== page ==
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come about. so i think i would -- we're watching this but no reason for the public right now to be overly concerned. >> that is very encouraging to hear, and talking about the idea of a vaccine, the cdc has accepted the rick men dagss to prioritize older adults and front line workers. so which is -- phase 1b. walk us through exactly how the phases work. how long does each phase take before they move on to the next one and the next one and the next one? >> all the phase rss going to overlap. the phases say basically bring in different groups and sequence. so phase 1a are front line hospital workers and nursing home -- long term december dents and nursing residents in facilities. hospitals are administering a
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vaccine to health care worker. i had my vaccine a week ago, and nursing homes are starting to give it to ris residents. in january, phase 1b will be essential workers, firemen, policemen, teachers, and those over the age of 75. that will go through most of january. the next phase will bring in people 65 and older. and younger people with high risk conditions. so as we go through these groups, more and more vaccines should come online. the goal really is to vaccinate at least 70% of this country and the goal really should be to do it by summertime. >> you know, we should be overseeing all this is the head of the coronavirus task force whose name is vice president mike pence and today he was
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delivering a speech indoors and many in the crowd were also, as he is not, wearing a mask, and he is, as i said, the head of the coronavirus task force. he tried getting the vaccine but he is under mining all this with appearances like this. is he not? >> yeah, how is it possible? how is it possible that the coronavirus task force leader can go to a meeting, especially of unmasked people, at the hottest time in the history of this pandemic. it makes no sense. he is -- what he is doing basically is validating that behavior. it's really shameful. unacceptable. >> it is, and it's dangerous. thank you, happy holidays to you. >> same to you. >> you know, holiday travel drastically picking up even though the virus is as bad as it's ever been. i want to bring in cnn con tr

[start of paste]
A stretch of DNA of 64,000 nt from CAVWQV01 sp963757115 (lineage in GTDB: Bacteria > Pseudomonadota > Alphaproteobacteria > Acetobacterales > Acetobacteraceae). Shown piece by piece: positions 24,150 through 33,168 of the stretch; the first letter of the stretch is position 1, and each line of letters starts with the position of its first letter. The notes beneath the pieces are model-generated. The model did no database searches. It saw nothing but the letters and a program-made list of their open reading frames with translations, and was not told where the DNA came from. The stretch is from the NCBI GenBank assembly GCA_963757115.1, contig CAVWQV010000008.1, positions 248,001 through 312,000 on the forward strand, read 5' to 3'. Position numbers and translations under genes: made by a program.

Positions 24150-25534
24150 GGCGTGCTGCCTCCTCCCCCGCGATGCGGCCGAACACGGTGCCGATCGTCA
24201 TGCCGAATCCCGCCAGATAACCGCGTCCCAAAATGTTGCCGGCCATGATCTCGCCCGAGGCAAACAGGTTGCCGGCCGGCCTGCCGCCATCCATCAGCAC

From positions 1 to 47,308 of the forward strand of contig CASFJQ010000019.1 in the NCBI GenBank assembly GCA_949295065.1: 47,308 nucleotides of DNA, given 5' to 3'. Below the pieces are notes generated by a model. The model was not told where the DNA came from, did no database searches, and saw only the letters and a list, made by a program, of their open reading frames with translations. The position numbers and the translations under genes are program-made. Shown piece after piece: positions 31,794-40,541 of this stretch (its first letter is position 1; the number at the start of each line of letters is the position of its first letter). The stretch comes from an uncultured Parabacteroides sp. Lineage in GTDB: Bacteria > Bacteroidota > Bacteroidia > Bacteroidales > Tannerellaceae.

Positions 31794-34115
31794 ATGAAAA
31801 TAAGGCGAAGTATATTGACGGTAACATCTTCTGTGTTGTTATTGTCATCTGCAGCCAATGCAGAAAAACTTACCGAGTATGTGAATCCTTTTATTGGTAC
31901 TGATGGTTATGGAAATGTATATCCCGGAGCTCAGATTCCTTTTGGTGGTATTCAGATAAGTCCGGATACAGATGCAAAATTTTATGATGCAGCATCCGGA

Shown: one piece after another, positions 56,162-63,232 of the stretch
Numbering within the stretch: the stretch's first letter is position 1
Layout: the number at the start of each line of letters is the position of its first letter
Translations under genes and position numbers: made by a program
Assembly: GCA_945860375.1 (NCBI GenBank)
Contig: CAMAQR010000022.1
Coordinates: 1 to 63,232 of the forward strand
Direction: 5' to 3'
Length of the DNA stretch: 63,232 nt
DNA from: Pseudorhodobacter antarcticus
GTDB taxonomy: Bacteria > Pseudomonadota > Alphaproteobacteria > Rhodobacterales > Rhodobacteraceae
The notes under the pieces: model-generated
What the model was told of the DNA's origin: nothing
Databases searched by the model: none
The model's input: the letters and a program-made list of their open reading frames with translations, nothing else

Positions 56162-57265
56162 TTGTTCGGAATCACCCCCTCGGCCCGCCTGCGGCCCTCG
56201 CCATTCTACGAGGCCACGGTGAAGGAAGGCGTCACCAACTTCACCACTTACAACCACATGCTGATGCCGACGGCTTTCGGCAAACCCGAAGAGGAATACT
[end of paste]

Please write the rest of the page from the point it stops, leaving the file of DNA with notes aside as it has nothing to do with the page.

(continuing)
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contributor, and we are seeing record pandemic travel, 1 million airline passengers for four days in a row, and dr. fauci says this. listen. >> this type of travel is risky particularly if people start congregating when they get to their destination in larger crowds in indoor settings. i'm afraid if we see it happen, we will have a surge that is superimposed on the difficult situation we are already in. >> how much can air travel contribute to the surge upon a surge and god forgid another surge? >> we are seeing that already. we saw the labor day, and built on that with halloween and we built on that with thanksgiving and now we have got back-to-back
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holidays with christmas and new year. what it does is homogenize the virus around the country as people travel around. and the real risk comes from people moving from a hot zone to a place that is not as hot and they bring the virus with them. or people from low risk communities that go to high risk commune tips or bring it back when they come back. so what we're going to see if people f they do what they have done in past christmases, is fanning the flame for further and further and who knows what january night look like? >> it makes it harder for those people who are following the regulations, and people are bringing it to where they are. you have dozens of countries as you know that have banned or took travel from the uk over that covid variant that is there. but the u.s. hasn't put in place